IT IS A testament to the brilliance of the writing (Gregory and Sara Bernstein based on the book by Marcia and Thomas Mitchell), the directing (Gavin Hood) and the acting (Keira Knightley) in this wonderfully exciting movie that an old, known story can retain so much of its tension and drama. The story is that of one of the early whistleblowers, Katherine Gun (back in those days when we were all shocked that governments would manufacture evidence and simply lie to its people).
Katherine worked as an eavesdropper for GCHQ (The British Intelligence agency), and is startled to open up a memo sent to her and her colleagues, requesting them, on behalf of the (US) NSA, to spy on and blackmail a number of UN Security Council countries. The intent was to strong-arm them into approving the US/UK’s intemperate dash into Iraq.
Through her covert work, she is well aware that there is no evidence of WMD’s in Iraq and is shocked at the ease with which Blair and Bush simply lie to the public about anything that can hinder their thirst for war. While the public marches, she rails privately at the TV. But when the memo is sent to her – which will now make her complicit in the lies – her conscience gets the better of her instinct for self preservation and she reluctantly sends the memo to The Observer via a friend.
And then all life turns upside down.
The movie is energized by a central question: What sort of person risks all – her marriage, her freedom, her good name – for a matter of principle? In order to answer this, Official Secrets is essentially a study in character; and as such the entire enterprise rests upon Ms. Knightley’s slender shoulders. She (who gets better with every movie) carries it off with incredible skill. She’s entirely believable (physically dressed down to appear almost like a ‘normal’ person and less startlingly attractive) as the steely, fragile, determined, scared, confident, youthful whistleblower. She has at her heart an unshakable moral core; a clear perspective of the line that separates right from wrong, no matter if the wrong is premised as the “wisdom of the government”.
There’s a telling exchange toward the end of the movie when Ms. Gun reassures one of her colleagues at GCHQ. “You did nothing wrong” she tells her. The colleague replies, “But I also did nothing right”. And therein lies the difference between the likes of Katherine Gun and most of us. We are mainly happy to do nothing wrong. Her principled need was to do something right.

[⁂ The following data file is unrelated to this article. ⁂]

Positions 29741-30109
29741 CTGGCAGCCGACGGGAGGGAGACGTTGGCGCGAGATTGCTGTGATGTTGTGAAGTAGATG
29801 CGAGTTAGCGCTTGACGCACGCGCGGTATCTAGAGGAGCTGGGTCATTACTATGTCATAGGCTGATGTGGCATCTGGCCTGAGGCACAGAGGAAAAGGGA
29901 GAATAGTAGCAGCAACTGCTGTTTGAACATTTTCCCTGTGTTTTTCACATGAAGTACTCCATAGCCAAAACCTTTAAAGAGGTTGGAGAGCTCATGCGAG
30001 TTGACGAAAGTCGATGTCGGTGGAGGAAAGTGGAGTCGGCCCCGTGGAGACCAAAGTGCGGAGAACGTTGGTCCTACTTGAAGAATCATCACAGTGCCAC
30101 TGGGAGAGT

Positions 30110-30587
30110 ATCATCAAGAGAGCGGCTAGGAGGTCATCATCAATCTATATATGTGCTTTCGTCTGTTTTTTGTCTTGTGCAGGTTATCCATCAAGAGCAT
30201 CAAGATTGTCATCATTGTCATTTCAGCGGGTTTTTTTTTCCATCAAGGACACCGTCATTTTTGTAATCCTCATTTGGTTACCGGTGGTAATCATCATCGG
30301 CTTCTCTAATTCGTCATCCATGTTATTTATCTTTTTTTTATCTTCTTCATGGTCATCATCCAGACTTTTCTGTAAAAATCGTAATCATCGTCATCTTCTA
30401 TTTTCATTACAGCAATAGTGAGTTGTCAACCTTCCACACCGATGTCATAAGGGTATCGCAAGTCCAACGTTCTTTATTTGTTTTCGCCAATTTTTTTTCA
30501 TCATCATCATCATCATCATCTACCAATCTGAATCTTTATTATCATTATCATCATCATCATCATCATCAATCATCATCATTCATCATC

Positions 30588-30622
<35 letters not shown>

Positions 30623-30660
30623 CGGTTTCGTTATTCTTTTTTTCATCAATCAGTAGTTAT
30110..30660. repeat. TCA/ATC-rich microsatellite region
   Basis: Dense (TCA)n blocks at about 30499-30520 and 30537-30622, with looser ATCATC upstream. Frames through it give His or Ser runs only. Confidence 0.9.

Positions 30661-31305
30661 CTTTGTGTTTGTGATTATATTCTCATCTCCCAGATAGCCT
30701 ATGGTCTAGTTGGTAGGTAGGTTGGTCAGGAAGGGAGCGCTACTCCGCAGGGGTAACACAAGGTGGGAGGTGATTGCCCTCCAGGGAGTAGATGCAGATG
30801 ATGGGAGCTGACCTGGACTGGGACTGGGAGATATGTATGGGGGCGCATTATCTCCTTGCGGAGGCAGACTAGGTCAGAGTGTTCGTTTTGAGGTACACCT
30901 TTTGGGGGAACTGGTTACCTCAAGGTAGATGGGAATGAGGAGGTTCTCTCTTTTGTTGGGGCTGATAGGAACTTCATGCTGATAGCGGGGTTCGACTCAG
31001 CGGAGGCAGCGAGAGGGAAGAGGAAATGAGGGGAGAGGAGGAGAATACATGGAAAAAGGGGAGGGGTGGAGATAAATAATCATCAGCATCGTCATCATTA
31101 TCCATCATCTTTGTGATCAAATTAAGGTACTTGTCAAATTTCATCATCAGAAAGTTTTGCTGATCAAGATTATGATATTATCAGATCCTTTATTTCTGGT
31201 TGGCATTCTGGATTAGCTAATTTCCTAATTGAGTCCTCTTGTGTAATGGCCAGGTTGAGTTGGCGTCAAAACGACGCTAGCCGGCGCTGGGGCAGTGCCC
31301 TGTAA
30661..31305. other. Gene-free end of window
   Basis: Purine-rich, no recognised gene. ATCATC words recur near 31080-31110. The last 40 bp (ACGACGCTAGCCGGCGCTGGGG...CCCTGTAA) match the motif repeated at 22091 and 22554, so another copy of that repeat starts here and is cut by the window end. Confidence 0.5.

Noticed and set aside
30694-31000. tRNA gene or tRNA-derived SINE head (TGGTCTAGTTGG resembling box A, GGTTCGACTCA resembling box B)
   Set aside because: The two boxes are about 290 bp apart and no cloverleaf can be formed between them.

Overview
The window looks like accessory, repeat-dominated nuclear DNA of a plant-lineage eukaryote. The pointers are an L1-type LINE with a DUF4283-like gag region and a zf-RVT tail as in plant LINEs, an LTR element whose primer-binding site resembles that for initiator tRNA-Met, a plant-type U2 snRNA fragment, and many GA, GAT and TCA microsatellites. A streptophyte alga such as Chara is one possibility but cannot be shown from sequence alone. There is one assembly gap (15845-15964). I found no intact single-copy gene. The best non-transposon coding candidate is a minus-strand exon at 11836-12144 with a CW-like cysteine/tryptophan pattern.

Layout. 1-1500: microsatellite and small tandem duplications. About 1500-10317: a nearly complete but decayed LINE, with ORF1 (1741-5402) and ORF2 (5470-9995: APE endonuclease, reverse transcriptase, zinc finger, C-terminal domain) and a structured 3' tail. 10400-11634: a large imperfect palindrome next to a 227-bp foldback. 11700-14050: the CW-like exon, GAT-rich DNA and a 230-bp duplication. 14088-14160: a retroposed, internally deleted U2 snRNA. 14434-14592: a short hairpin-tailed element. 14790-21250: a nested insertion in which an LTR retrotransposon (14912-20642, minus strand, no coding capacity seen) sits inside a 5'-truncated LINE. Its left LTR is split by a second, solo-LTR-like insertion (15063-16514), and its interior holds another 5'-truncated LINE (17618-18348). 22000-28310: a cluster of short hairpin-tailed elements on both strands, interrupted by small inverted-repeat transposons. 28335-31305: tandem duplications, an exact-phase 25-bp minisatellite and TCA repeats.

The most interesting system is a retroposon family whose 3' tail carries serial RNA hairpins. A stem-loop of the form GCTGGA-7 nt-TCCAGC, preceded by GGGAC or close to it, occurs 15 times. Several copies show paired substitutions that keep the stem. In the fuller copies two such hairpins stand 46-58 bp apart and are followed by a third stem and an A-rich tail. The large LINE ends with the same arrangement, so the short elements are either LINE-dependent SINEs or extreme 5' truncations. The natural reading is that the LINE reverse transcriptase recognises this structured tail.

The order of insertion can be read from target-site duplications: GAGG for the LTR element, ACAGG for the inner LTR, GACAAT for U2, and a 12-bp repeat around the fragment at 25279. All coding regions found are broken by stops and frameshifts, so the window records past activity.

The movie is also a tender love story. Katherine is not some abstract avenging angel of truth. She’s a wife and a lover and a friend…a real person, whose life is upended not merely for herself but also for her Kurdish husband (Adam Bakri): an easy target for a cornered government. Her unflinching battle for her husband’s human rights are paralleled with her own battle for the truth to stop a war based on lies. The suggestion is that the fight for love and the fight for truth perhaps stem from the same root.
Her ‘support” team (A who’s who of British drama) are equally compelling. Ralph Fiennes is Ben Emmerson, her lead lawyer from Liberty, the human rights organization regularly rubbished by the right wing tabloids. Like her, he’s a principled person…a dour, unsmiling, courageous soul whose clever defense strategy turns Katherine’s small revelation of government duplicity into the massive cover up that built the case for war.
Matt Smith (better recognized as Phillip from The Crown…or Dr. Who) is the journalist Martin Bright who broke the story. He’s perhaps the weakest character, easily outshone by Rhys Ifans as Ed Vulliamy, his counterpart based in the US: a profane, unkempt, extrovert wild-man.
And herein lies the showdown of the movie: two rotten leaders surrounded by a series of shadowy, duplicitous government ‘hench-men’ (Scotland Yard, the DPP, NSA and various thuggish ‘tails’) happy with their amoral cover of “just following orders” v Liberty as the strong arm of the law, the Fifth Estate (a truth seeking press) and of course the truth itself. Politics at its most corrupt v Principle at its most profound.
There’s no doubt that the timing of the movie’s release is strategically clear. As always the past illuminates the present. Blair and Bush (the latter shockingly being rehabilitated as a nice guy painter holding hands with Ellen De Generis) may be the centre of this story. But hovering in the background is the shadow of Chelsea Manning and Edward Snowden, those other persons of moral outrage and courage whose fates were less fortunate than that of Katherine’s.
The other shadow is the larger more dangerous one cast by the likes of Trump and Johnson, two equally morally bankrupt leaders who, supported by an army of self-seeking lackeys and a gullible electorate no longer feel it even necessary to hide their lies.
Official Secrets masks its outrage intelligently. It’s (mainly) never preachy. It allows its characters and the truth of the story to illuminate the morality of its tale. It makes it all for must-see, compelling viewing.
Officially, that’s no secret
OFFICIAL SECRETS. Dir: Gavin Hood (Eye in the Sky, X-Men Origins: Wolverine); With: Keira Knightley, Matthew Goode (A Discovery of Witches), Matt Smith, Ralf Feinnes, Rhys Ifans, Monica Dolan (W1A), Adam Bakri Writers: Gregory Bernstein and Sara Bernstein, Gavin Hood (Enders Game). Cinematography: Florian Hoffmeister (Johnny English Strikes Again). Production Design: Simon Rogers (Doctor Foster)